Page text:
May 21, 2024

Record heat wave from Thailand to Vietnam

Photo: Iba-Ife/Rongrog Youngret

Bangkok: Red heads From Bangkok to Manila: El Nino has turned parts of Asia into an oven. Temperatures above 50 degrees are not only dangerous to your health, but they also have other consequences.

People in Bangkok move slowly these days. very slow. Vendors at food stalls fan themselves with whatever they have on hand. Tourists walk through Wat Arun and other famous temple complexes in red capes and sweaty T-shirts. An unbearable heatwave has gripped the Thai capital and many other parts of the country for weeks, and it simply won’t end. Other countries in the region are hardly doing better.

If you don’t necessarily have to venture out into the street, you can stay in air-conditioned indoor spaces – the famous temperature-controlled shopping malls in the glittering city are currently booming. Authorities also advise avoiding spending long periods outdoors. They regularly issue warnings as the heat index — the perceived temperature based on humidity and other factors — exceeds 52 degrees, especially at lunchtime.

“The reason the situation is unbearable in Bangkok is of course the lack of trees,” says Germain Nicole, who has lived in the city for seven years. “There is hardly any nature, so there is hardly any shade.” According to the country’s health authorities, 30 people have died from heat-related illnesses since the beginning of the year.

Water shortages on holiday islands

Thais are accustomed to high temperatures, especially in April, the hottest month of the year. But the situation has not been nearly as bad as this year, with residents groaning in unison. And certainly not over such a long period of time. Particularly severe: even at night there is no cooling. Values ​​barely fall below 30 degrees.

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“Not only foreigners, even Thais are shaking their heads at these amazing temperatures,” says Barbara from Munich, who has lived for five years on the holiday island of Koh Samui, which is very popular with Germans. “There is hardly any other topic.” There is also a water shortage because the reservoirs are at their lowest levels and the water pumped from the mainland to the island is no longer sufficient. Residents say the private companies that own the tanker trucks are now making huge profits.

Record of values ​​from Vietnam to Bangladesh

Thailand is not an isolated case. Other countries in Southeast Asia and South Asia also reported higher temperatures – especially the Philippines, Bangladesh and Vietnam. South Vietnam, including Ho Chi Minh City (formerly Saigon), is suffering from the longest heat wave in 30 years. According to meteorologists, daily temperatures have almost always been above 35 degrees since the beginning of the year. In some areas, temperatures have recently been measured at around 40 degrees.

“It’s so hot that I can only plant early in the morning,” says farmer Pham Van Bao. “I’m very concerned that the fish in my pond will die because of the water being too warm.” As in Thailand, extreme heat has pushed electricity consumption to all-time record levels.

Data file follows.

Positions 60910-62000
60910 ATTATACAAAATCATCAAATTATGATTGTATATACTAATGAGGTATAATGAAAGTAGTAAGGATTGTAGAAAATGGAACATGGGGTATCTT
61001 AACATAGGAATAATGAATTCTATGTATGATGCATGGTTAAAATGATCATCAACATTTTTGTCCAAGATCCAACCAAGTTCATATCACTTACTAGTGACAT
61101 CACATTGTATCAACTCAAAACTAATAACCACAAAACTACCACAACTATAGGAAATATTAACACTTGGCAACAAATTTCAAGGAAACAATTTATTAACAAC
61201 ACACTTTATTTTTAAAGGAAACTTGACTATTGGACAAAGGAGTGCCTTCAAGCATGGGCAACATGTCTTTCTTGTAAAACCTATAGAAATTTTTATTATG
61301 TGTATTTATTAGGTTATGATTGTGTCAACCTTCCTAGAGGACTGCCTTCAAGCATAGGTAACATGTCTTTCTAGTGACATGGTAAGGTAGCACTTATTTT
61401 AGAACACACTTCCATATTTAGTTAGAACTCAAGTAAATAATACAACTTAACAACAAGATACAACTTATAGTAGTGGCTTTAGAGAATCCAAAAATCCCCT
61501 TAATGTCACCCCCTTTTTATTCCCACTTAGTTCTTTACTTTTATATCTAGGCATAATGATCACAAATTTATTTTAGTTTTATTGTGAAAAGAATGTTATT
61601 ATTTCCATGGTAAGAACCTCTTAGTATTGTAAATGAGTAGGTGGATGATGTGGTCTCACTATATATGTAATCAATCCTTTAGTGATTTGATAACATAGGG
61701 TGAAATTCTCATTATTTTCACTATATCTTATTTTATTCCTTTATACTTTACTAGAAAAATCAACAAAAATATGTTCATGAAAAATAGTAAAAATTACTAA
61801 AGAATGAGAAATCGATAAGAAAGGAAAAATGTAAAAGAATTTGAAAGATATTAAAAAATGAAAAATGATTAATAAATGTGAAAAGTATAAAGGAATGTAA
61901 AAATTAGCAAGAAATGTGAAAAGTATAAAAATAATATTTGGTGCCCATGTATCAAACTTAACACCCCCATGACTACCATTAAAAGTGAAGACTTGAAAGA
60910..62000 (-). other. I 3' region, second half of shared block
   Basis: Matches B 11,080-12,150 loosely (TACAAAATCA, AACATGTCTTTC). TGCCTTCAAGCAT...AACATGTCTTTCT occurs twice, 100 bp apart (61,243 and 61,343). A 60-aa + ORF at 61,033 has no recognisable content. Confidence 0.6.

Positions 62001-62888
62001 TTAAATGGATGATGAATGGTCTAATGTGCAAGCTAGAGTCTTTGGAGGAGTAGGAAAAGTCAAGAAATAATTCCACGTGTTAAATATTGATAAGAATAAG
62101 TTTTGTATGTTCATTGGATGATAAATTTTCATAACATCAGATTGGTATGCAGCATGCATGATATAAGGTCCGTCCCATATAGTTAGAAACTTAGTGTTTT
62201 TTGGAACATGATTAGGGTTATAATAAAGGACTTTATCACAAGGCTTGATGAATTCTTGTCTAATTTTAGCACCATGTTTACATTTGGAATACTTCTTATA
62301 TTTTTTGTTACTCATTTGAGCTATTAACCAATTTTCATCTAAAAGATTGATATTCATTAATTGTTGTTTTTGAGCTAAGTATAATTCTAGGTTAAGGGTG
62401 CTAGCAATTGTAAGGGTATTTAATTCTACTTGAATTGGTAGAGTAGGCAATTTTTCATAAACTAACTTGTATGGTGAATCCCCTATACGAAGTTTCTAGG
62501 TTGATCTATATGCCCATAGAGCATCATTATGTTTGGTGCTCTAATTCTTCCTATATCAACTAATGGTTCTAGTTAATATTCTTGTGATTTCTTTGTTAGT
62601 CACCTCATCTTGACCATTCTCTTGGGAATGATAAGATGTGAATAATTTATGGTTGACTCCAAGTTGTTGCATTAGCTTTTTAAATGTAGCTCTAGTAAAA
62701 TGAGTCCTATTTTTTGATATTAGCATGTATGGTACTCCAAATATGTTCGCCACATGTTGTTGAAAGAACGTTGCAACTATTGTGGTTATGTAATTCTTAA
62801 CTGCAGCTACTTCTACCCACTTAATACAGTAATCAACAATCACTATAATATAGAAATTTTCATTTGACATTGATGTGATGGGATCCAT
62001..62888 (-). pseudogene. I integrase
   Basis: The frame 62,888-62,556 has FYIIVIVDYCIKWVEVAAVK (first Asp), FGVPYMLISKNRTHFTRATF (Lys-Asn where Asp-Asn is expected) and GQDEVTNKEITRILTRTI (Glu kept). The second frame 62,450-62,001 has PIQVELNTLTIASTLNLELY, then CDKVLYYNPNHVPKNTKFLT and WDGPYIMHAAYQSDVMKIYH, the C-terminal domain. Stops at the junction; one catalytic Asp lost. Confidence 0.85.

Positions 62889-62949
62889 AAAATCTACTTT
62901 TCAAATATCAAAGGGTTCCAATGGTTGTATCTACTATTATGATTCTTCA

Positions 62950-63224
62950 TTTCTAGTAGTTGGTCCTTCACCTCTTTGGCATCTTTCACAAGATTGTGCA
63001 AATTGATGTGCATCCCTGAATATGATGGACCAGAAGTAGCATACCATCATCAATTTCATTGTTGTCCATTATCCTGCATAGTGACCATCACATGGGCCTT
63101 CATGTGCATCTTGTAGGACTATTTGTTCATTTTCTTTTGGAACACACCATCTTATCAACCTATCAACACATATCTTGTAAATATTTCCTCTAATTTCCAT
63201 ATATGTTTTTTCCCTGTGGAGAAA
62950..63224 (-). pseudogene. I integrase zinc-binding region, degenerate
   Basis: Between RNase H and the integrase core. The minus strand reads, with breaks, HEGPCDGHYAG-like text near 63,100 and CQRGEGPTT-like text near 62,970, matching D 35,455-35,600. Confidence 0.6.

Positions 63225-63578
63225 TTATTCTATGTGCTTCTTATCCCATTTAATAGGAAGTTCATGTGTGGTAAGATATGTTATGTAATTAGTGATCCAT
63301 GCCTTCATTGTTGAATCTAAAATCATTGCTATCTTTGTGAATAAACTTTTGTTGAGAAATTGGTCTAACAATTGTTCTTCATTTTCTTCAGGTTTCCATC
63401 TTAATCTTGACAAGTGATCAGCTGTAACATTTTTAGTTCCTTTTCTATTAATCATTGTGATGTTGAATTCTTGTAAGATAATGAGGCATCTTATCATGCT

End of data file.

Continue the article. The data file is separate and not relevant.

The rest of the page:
The El Niño phenomenon causes temperatures to rise

According to experts, the dreaded El Niño climate phenomenon is primarily responsible. Last year, the World Weather Organization (WMO) confirmed that El Niño conditions were prevailing for the first time in several years – and warned of extreme weather events. “El Niño will end in June, but temperatures may rise significantly in many countries in the first half of this year,” Thon Thamrongnawasawat, a Thai marine ecologist, said weeks ago, warning of a historic heatwave, especially in parts of Asia.

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Bangladesh is currently experiencing the longest heat wave in at least 75 years. “I have never experienced such scorching heat before,” says Aminur Rahman, an exhausted 38-year-old from the capital, Dhaka. In order to support his family of five, he drives his rickshaw. He currently only runs two hours a day. But hardly any customers come anyway – even in Dhaka, people prefer to stay in cooler indoor spaces. However, at least ten people died from heatstroke within a few days. As a precaution, schools were closed – just as happened in the Philippines.

Portable showers in the Philippines

The National Weather Service has forecast a worrying heat index for the island nation: the expected temperature could reach 57 degrees in the next few days and weeks and poses a “severe danger.” Due to the increased demand for electricity to operate air conditioning systems, there was a risk of power outages. “Our electricity grid is overloaded because it is very hot,” President Ferdinand Marcos Jr. warned.

Health authorities urged residents to protect themselves with umbrellas and sun hats and drink plenty of water. In Valenzuela, a suburb of Manila, the local government has deployed free portable bathrooms. In doing so, it wants to provide relief to many citizens who suffer from water shortages in the region. This is also intended to prevent sunstroke.

The El Niño phenomenon is not related to human-induced climate change. It is a climate phenomenon that occurs naturally every few years, and is associated with a rise in sea water temperature in the tropical Pacific Ocean and a weakening of trade winds. However, this phenomenon can exacerbate the consequences of climate change because it has an additional warming effect. Impacts are particularly visible in Southeast Asia, Australia, Africa and Central America.

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